Where is the Rigor in Math?
Guest Blog Post by Diana Herrington
Sadly, Diana Herrington, my co-author on the book “Teaching Math with Google Apps” passed away May 17th, 2017. Please consider honoring her memory by contributing to her endowment to make a scholarship available to students going into STEM fields at California State University Fresno. https://www.gofundme.com/dianaherrington
Struggling with that term Rigor in your math class? Administration and other teachers will ask “where is the rigor?” Here is an answer for you: Rigor (noun): the quality of being extremely thorough, exhaustive, or accurate. “My class’s analysis of the problem is lacking in rigor.” Synonyms: Thoroughness, diligence exactness, precision, accuracy, correctness.
Rigor is defined by what students do with a problem, not defined by the problem.
Look at the following solution done with Wolfram Alpha — not necessarily a difficult problem but this is rigor without it being hard. Having conversations about this process is quite powerful and helps students understand the term rigor better. The rigor is in the pure process of mathematics — as a teacher, it is my job to ask the “why” questions until I get an appropriate answer. Then I will give them a solution from Wolfram Alpha for another single variable equation and see if their process works and if not, how do we tweak it.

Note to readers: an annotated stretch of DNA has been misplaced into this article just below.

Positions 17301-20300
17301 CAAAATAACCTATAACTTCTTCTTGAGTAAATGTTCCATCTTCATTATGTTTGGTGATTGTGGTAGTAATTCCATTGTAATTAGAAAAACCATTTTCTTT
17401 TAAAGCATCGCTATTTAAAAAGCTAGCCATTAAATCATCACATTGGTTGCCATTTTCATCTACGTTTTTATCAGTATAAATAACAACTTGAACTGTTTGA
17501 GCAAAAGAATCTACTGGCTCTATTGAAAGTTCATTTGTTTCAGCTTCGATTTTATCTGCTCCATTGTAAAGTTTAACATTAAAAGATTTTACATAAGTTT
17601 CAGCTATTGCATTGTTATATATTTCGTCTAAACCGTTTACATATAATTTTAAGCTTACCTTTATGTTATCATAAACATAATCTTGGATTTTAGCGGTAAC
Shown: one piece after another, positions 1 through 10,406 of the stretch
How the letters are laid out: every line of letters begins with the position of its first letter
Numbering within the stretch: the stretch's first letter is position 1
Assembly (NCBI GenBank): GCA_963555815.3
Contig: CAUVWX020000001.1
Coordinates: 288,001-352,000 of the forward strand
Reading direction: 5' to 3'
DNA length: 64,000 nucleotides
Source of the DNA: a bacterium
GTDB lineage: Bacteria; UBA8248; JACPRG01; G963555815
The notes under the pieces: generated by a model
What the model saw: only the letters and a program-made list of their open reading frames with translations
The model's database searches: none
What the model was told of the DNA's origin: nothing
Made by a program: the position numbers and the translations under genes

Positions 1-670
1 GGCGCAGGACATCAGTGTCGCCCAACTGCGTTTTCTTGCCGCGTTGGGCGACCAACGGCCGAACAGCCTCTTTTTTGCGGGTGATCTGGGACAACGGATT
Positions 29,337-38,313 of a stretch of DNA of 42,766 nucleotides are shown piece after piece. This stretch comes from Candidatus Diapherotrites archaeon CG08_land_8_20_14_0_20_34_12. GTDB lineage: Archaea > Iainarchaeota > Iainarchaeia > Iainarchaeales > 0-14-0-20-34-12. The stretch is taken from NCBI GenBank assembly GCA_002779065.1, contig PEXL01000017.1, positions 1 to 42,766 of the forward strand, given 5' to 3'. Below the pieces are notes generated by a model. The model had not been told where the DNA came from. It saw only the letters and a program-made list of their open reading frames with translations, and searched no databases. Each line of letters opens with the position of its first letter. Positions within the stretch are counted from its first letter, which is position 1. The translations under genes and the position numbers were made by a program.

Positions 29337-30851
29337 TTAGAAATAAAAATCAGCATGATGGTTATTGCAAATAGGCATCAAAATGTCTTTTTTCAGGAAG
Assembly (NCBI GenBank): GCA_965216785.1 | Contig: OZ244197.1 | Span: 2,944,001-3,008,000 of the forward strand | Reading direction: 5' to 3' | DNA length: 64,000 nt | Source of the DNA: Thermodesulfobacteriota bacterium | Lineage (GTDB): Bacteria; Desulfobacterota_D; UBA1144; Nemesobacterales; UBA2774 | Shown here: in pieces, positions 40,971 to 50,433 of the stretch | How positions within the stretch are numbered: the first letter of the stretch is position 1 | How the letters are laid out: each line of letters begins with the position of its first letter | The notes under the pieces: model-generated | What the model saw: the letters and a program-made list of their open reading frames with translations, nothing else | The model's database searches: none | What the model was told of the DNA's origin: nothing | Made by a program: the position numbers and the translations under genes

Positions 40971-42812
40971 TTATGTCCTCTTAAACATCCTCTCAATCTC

The rigor is in the pure process of mathematics — my students came up with this generalization to solve for a single variable: all operations are binary, equations are kept balanced, to solve you need to make sure you are adding zero to your variable term and the coefficient of your variable you are solving for needs to be one, otherwise you cannot solve for the variable. I cannot wait to see what they come up for their next introduction.
Taking time in the beginning to look at the rigor sets students up for success as they continue their mathematical journey.
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